Session Time: 12:30pm-2:00pm
Location: Research Hub - Kiosk 1
Disclosures: Rachel L. Coggins, DO: Nothing to disclose
Case Description: All 6 patients had immunotherapy for metastatic melanoma initiated within 6 months to the time of presentation with inflammatory arthropathy. Immunotherapy agents included pembrolizumab, nivolumab, and dabrafenib/trametinib. All patients presented with unilateral or bilateral knee pain and swelling. Physical exam was notable for joint effusions and joint line tenderness. Aspiration of joint fluid noted inflammatory arthritis. Imaging noted degenerative changes and joint effusions. 2 patients were initially treated conservatively, but 5 of 6 patients eventually received intra-articular steroids.
Setting: Outpatient clinic at academic medical center.
Patient: 6 adults with malignant melanoma.
Assessment/Results: At follow-up visit or phone call, all 5 patients who received injections had improvement in symptoms after intra-articular corticosteroid injections (CSI). 3 patients were also on a course of oral steroids. 1 patient had worsening pain as oral prednisone was tapered. 1 patient did require additional steroid injections with eventual improvement in symptoms. Rheumatologic agents were not started due to the concern for immune suppression and risk of reactivation of malignancy. 1 patient stopped immunotherapy due to the severity of arthritis symptoms.
Discussion: Inflammatory arthritis appears to be an increasingly appreciated adverse effect of immunotherapy for malignant melanoma, appearing during or after treatment.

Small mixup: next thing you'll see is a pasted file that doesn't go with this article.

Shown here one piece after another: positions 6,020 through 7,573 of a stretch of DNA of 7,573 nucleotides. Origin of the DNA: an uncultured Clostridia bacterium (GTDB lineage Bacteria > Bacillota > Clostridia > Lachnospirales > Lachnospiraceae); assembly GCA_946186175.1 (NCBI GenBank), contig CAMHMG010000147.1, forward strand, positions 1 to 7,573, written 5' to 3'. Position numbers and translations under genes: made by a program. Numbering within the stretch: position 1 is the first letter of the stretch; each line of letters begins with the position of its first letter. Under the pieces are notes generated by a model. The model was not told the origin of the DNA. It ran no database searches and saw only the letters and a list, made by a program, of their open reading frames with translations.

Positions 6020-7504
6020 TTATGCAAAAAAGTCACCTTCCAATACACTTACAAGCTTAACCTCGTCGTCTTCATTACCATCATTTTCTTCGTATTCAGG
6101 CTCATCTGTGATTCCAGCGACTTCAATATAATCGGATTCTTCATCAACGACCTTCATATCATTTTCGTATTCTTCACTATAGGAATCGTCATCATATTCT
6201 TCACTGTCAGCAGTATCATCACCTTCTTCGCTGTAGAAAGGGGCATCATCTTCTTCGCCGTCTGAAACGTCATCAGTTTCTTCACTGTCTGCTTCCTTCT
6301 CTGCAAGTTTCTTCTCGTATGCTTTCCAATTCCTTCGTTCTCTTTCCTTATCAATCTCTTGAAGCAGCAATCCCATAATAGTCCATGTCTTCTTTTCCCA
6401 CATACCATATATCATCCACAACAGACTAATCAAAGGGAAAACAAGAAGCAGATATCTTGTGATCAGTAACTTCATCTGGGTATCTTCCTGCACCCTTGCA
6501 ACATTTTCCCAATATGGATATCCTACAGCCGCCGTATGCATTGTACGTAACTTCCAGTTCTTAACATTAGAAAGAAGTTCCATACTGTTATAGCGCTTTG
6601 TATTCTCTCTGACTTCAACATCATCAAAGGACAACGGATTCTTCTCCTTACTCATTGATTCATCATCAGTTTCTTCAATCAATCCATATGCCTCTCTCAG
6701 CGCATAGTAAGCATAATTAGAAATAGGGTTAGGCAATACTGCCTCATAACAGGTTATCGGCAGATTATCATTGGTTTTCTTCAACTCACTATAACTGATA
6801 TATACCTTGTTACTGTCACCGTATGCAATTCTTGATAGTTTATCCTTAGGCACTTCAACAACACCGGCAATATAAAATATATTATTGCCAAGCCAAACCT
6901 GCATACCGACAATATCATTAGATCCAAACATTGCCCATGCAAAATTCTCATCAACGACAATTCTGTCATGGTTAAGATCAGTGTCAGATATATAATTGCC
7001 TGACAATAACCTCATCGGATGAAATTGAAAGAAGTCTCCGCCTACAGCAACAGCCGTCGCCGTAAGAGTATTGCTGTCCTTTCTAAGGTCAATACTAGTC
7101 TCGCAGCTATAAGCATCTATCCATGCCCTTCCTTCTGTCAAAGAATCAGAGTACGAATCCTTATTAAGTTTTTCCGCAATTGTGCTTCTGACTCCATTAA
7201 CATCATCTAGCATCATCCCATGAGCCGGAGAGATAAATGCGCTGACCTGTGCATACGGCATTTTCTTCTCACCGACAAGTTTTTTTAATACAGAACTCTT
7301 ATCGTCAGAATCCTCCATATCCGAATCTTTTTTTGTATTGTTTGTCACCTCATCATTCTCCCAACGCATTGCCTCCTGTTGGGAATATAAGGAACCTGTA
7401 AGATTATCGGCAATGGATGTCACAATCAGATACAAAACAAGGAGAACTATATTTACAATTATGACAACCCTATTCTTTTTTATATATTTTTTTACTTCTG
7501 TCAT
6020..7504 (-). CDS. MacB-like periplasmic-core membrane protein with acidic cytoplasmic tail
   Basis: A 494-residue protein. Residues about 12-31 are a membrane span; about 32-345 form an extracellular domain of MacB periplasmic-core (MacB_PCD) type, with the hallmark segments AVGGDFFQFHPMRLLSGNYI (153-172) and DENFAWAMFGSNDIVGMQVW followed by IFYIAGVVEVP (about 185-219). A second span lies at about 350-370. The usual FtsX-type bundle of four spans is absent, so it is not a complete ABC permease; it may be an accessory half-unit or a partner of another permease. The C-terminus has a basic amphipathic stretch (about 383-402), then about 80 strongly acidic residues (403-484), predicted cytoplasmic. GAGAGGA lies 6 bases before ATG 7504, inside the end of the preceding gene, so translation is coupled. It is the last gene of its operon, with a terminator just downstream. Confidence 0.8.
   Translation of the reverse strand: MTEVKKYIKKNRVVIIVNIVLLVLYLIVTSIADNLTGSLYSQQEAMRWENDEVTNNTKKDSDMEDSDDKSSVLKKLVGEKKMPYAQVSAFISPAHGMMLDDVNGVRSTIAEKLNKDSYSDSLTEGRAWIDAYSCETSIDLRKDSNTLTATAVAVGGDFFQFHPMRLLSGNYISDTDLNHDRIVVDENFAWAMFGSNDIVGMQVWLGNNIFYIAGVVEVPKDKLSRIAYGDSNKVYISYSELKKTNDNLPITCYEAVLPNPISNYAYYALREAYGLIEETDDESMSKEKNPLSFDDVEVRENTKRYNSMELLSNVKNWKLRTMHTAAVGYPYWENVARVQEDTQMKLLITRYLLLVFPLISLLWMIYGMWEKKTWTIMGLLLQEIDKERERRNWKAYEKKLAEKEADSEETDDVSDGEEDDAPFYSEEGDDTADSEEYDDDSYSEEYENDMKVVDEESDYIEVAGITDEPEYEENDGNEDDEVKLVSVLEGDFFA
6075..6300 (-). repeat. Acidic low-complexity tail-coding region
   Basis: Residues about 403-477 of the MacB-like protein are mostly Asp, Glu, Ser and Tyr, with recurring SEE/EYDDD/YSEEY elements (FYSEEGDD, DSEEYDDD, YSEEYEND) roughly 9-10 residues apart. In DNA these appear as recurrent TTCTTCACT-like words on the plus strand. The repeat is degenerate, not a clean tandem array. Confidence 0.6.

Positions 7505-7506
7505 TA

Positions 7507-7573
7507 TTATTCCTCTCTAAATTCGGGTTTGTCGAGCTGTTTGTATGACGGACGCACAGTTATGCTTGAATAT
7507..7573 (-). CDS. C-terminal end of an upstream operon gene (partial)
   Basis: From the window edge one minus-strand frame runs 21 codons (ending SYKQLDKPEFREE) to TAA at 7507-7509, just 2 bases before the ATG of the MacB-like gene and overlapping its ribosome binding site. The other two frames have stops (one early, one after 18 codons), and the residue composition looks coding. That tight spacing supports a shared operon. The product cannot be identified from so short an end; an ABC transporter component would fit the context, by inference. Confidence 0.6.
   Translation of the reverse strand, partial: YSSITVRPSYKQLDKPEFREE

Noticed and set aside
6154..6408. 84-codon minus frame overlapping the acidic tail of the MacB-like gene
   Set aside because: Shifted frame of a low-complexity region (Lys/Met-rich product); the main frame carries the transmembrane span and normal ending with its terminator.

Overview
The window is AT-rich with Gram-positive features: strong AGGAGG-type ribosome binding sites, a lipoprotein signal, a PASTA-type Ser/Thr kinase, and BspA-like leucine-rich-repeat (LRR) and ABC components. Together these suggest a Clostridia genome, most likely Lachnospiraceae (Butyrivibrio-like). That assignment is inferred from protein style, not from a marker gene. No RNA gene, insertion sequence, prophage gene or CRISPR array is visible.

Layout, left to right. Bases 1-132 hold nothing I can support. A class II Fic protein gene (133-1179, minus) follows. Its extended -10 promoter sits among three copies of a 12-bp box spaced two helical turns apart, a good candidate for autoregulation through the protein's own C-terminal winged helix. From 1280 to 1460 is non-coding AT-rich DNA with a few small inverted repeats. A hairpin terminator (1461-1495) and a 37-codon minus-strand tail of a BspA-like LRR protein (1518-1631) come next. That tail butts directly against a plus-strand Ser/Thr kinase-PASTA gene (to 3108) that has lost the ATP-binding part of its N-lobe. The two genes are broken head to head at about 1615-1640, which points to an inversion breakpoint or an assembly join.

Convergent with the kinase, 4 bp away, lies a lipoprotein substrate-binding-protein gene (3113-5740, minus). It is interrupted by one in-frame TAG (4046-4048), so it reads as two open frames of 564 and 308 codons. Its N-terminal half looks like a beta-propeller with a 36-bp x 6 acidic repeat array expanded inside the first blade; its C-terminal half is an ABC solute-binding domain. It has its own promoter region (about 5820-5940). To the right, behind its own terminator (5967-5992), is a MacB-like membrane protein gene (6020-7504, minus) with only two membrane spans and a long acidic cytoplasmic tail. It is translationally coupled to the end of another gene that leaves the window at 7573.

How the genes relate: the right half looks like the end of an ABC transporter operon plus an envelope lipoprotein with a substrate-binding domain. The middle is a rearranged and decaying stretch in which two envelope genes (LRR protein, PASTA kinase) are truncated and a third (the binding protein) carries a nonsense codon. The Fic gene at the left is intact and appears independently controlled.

Conclusion: Immunotherapy-related inflammatory arthritis can be difficult to treat, as symptoms can be recurrent despite aggressive treatment and some patients experience such severe effects that immunotherapies are discontinued. Treatment often involves high-dose oral steroids as well as intra-articular steroid injections. There is a lack of literature discussing immunotherapy-related inflammatory arthritis, and more research needs to be done in this area to develop a treatment protocol for this adverse effect of immunotherapy.
Level of Evidence: Level V
To cite this abstract in AMA style:Coggins RL, Hyon A, Royer R, Kelleher N. Immunotherapy-related Inflammatory Arthritis in Adults with Malignant Melanoma: A Case Series [abstract]. PM R. 2019; 11(S2)(suppl 2). https://pmrjabstracts.org/abstract/immunotherapy-related-inflammatory-arthritis-in-adults-with-malignant-melanoma-a-case-series/. Accessed September 28, 2023.
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